One that doesn’t offer easy answers for why and that refuses to succumb to fanservice or nostalgia. In doing so, Lynch provides a radical disruption of modern culture and our current insatiable demand for reboots, remakes, and reimaginings.

He distorts his own visual storytelling tropes (the ones that have since been appropriated by countless others) and also dissects the various manners with which modern narratives are told (and re-told for the sake of nostalgia).

Characters drift dreamlike and aimless, confounded by their own existence and role in the universe, just like we were as an audience watching them.

Lynch tears through the elaborate Twin Peaks mythology he and Frost have developed, dropping clues and trashing others while developing a cryptic and mesmerizing puzzle fans may never fully figure out.

By the time the mind-melting nightmare of “Part Eight” arrived in the series, there was no doubt that we were watching the work of a man at the peak (pun intended) of his craft. The episode is an unrivaled work of genius and one of the greatest visions of horror ever put on the small screen.

While other creatives are still leaning on Lynch’s work and the idiosyncratic tropes of his oeuvre, Lynch concentrated his efforts on pushing the form further once more with Twin Peaks: The Return.

It’ll take years (possibly even another decade or two) for the rest of the industry to catch up with the work Lynch and Frost have achieved with the latest iteration of the show – or to even begin to make sense of it.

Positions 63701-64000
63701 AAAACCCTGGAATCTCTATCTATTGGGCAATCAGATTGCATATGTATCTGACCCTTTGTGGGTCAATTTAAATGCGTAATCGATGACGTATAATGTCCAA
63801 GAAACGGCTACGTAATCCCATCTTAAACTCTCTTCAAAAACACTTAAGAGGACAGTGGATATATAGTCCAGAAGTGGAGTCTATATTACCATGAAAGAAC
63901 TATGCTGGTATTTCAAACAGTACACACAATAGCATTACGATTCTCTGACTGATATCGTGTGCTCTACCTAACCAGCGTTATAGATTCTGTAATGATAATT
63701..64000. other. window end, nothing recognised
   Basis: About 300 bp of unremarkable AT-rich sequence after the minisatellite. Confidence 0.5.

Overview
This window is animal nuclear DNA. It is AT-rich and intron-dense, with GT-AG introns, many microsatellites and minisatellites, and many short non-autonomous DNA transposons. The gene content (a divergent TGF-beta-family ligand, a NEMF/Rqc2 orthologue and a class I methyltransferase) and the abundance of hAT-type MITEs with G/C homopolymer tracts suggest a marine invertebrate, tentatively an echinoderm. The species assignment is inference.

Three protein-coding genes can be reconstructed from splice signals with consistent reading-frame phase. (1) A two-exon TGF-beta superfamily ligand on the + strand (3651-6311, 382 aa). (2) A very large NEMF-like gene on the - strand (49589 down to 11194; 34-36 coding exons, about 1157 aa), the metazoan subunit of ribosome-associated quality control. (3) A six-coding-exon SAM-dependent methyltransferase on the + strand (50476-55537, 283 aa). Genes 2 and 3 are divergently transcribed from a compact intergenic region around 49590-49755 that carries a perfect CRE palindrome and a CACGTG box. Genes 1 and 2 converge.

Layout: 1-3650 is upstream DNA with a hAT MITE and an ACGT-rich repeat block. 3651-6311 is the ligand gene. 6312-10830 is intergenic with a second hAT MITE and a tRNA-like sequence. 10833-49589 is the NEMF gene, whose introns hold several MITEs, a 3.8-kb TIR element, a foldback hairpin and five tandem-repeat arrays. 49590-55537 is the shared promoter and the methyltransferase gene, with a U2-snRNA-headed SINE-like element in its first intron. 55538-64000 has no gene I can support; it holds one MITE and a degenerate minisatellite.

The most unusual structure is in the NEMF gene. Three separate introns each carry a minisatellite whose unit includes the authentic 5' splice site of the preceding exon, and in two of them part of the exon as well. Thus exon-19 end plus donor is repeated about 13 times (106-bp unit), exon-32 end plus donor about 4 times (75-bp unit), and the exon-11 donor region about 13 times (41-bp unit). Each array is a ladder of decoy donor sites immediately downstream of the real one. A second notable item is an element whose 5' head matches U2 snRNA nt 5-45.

But you can bet that whoever does will be rewarded for doing so by the Emmys in ways that Lynch himself has so far failed to be recognized for.

This isn’t just about Twin Peaks: The Return, though Lynch undoubtedly deserves to be recognized for his unparalleled work on the show. This is about recognizing the career of a man who has repeatedly redefined what culture is and what it can be.

Twin Peaks: The Return is a masterful showreel highlighting that fact. We’re sure Lynch couldn’t care less about whether he wins such a stuffy award or not. But come September, we still want to see him up on that stage and receiving that Director Emmy to the standing ovation he rightfully deserves.

It’s great to be an outsider – but an underdog? Lynch deserves better.